My son is 7 and finishing up the first grade. I'm very concerned that he is not challenged at school. Thankfully, he's not acting up and I'm not hearing from the teacher that he's bored, but I don't want him to keep thinking school is so easy and then get slammed in high school or college when he finally finds things challenging. So I'm thinking of having him tested as a first step toward getting some resources from our GATE folks. The info on the website is 8 yrs old. Have you had your young child tested lately? Do you have a tester to recommend? What did/does it cost? Thanks very much.

You can test your first grader. Check through UC Berkeley. A friend tested her daughter, age 4 through the UC community. I do not want to sound discouraging, but most schools do not have ''Gifted Programs'' until third grade. In Oakland Schools, because they accepted ''Gifted Money'' they are required to identify the students. Because there are not enough resources for testing, most gifted students are identified by being in the top 5% to 10% of standardized tests. This means that children who have mastered the year's material and test reasonably well will be identified as gifted as well. If they are willing to work, it doesn't matter all that much because they are willing to do the work.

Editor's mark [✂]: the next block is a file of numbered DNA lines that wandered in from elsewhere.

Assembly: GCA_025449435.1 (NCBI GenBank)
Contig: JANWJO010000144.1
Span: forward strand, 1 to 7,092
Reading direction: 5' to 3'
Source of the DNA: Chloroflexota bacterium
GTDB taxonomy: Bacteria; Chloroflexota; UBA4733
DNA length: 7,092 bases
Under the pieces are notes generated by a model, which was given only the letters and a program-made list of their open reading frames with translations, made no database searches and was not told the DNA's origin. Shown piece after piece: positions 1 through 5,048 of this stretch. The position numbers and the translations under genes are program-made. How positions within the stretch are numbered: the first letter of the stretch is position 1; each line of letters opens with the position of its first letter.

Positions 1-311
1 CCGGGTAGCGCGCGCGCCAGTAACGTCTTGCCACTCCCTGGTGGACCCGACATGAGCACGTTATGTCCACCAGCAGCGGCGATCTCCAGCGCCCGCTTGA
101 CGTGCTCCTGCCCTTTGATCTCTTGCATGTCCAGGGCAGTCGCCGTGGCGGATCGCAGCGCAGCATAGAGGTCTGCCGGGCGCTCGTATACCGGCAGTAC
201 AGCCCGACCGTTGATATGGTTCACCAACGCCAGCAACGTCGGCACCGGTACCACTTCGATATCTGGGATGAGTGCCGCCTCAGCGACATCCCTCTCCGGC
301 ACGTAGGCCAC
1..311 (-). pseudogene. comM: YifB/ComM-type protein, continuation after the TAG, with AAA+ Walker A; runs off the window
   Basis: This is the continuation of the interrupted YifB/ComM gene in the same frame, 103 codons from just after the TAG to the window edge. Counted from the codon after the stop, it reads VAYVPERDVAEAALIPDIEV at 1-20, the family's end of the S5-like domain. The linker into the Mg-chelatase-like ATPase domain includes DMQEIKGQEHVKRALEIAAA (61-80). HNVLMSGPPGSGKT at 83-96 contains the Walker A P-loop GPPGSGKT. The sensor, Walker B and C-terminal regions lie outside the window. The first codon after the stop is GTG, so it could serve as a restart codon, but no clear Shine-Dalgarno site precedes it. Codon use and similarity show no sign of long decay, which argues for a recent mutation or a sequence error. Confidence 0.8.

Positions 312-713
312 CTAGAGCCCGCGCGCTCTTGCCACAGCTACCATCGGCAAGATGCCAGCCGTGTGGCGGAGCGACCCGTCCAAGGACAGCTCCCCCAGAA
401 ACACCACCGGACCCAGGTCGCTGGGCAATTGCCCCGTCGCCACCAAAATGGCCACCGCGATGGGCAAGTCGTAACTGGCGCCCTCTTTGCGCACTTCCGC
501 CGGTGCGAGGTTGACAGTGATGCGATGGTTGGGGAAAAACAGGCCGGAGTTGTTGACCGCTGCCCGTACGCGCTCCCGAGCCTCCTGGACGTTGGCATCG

Now, I am not sure if all schools work like Joaquin Miller in Oakland, but there are no extra classes, field trips or specific educational activities for the kids who have been identified as gifted. No child regardless of outside testing will be considered ''gifted'' until 3rd grade and identified by the school district. Teachers are expected to differentiate the curriculum in the classroom. There are some teachers who do differentiation well and others who do not.

The differentiation difference is not more problems of the same type, but deeper ways of doing the same assignments. For example, one teacher has the kids in the class learning the three branches of government. The children identified as gifted put on a mock trial for a situation happening at the school. In earlier grades, children research a reptile or a ''big cat,'' a gifted kid could research the reptile or big cat and how Global Warming or cutting down the rainforest affects the population of animals.